It was like three two-storey buildings. On the second floors, is surrounded by barb wire to prevent the prisoners from jumping off aiming for a sudden death rather than to suffer from untolerable tortures. This building is the worse one. They had a very small mini prison inside the rooms like dungeons. You can imagine the prisoners were held like small matches in a box, standing day and night and die in sickness, unbearable pain or hunger.
The groundfloor served as the torture rooms. The strange silence of the empty rooms is equivalent to the screams of those who were murdered and suffered in the arms of these rebels. The broken beds are there and the folded hammers and rusty cups and plates remained untouched. Some photos of the victims were posted in each room too.
I couldn’t find my way out. I honestly felt butterflies in my stomach literally, I felt nauseated. Sad, angry, questioning, craving for justice, all that stuff came into my mind that time.
Moving on to the next building was even more interesting to see these morons took the real photos of their victims before the headed off to killing fields. Regardless of age, race, religion, status on society, they pull the trigger and kill bunch of people at the same time. I could imagine Cambodia’s population went down significantly that time, leaving the healthy and what they felt “useful” to their b8llsh*t revolutionary mission or whatever they were looking for, on the ricefields and working areas for a forced labor.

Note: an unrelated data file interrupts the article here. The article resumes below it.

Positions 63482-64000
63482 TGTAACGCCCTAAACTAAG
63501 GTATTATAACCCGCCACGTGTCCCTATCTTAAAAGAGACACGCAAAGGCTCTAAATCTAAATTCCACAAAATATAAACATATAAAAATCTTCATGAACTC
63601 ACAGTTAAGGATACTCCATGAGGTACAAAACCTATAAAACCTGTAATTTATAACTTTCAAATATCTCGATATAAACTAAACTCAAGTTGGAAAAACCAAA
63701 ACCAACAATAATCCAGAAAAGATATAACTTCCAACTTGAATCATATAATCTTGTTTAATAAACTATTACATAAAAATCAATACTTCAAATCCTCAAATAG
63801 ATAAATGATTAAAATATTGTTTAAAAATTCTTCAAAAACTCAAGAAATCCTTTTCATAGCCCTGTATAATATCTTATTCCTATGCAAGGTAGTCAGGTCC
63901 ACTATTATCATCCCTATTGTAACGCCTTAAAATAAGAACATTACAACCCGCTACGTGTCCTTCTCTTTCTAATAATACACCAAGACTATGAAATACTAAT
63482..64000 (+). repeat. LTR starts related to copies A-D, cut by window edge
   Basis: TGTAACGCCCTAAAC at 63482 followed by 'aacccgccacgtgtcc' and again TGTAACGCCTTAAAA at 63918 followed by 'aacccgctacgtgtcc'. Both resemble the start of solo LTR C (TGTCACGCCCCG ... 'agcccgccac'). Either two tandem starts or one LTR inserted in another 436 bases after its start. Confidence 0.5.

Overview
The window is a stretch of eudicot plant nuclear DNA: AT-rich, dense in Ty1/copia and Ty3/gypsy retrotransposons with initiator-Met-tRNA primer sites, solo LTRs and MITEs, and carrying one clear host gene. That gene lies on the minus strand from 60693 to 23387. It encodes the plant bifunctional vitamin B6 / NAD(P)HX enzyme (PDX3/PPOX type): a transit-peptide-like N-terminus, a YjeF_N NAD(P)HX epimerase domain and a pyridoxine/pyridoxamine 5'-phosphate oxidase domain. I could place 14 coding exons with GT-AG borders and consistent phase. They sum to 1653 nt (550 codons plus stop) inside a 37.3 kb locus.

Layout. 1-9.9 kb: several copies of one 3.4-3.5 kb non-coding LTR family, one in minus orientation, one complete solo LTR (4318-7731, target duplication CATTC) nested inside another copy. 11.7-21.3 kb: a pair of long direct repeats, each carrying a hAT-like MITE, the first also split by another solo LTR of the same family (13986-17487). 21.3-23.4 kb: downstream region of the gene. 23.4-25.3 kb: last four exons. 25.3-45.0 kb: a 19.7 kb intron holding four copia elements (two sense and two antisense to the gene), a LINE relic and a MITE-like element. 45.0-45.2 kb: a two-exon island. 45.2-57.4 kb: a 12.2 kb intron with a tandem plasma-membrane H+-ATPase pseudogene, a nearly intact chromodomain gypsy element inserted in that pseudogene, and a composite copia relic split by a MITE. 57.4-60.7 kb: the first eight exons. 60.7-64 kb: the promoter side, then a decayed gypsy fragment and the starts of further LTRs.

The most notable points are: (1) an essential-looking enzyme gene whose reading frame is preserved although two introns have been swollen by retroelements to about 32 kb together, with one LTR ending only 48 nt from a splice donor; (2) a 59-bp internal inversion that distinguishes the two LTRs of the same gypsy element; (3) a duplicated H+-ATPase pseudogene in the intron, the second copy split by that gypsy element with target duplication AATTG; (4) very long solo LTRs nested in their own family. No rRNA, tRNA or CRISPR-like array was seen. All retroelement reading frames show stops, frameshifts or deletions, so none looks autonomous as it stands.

Merciful it was for the families, relatives and victims themselves. Each of their photos and hand written diaries and confession were on the walls of the buildings, alongst are broken skulls and teeth and some other remains. Their blood and torn clothes are meticulously kept in a wooden glass drawer with the materials used for the forced labor that would remind of the cruelty of the Khmer Rouge.
Fresh flowers, candles and silent prayers to utter for their relatives: monks, locals and tourists visit this place every single day.
I wonder if it will be fair enough to see those leaders of the said regime be found on the walls being tortured as well, or being hanged just to see how they look like being treated less than of a worthless animal. Yet their photo smiling innocently on the wall just added to my lost temper and tightens my clenched jaws.The Rules of Tuol Sleng – No Suicide here …
It is just amazing how Cambodian people have been trying to recover. Such hardworking and forgiving people. As what they practice is to love humanity and have peace.
Travel is also about Learning the Past
I know this isn’t the side of travel that everyone wants to see, but it is so important that we take the time to check these things out when we travel, it is history and the truth. While it may be more than some can bear, we can only prevent it happening again by learning about our past and educating everyone about these horrors in the future.
The Tuol Sleng Genocide Museum is something you should not miss when you visit Cambodia.
If you have visited the Tuol Sleng Genocide Museum in Phnom Phen let us know your thoughts in the comments below.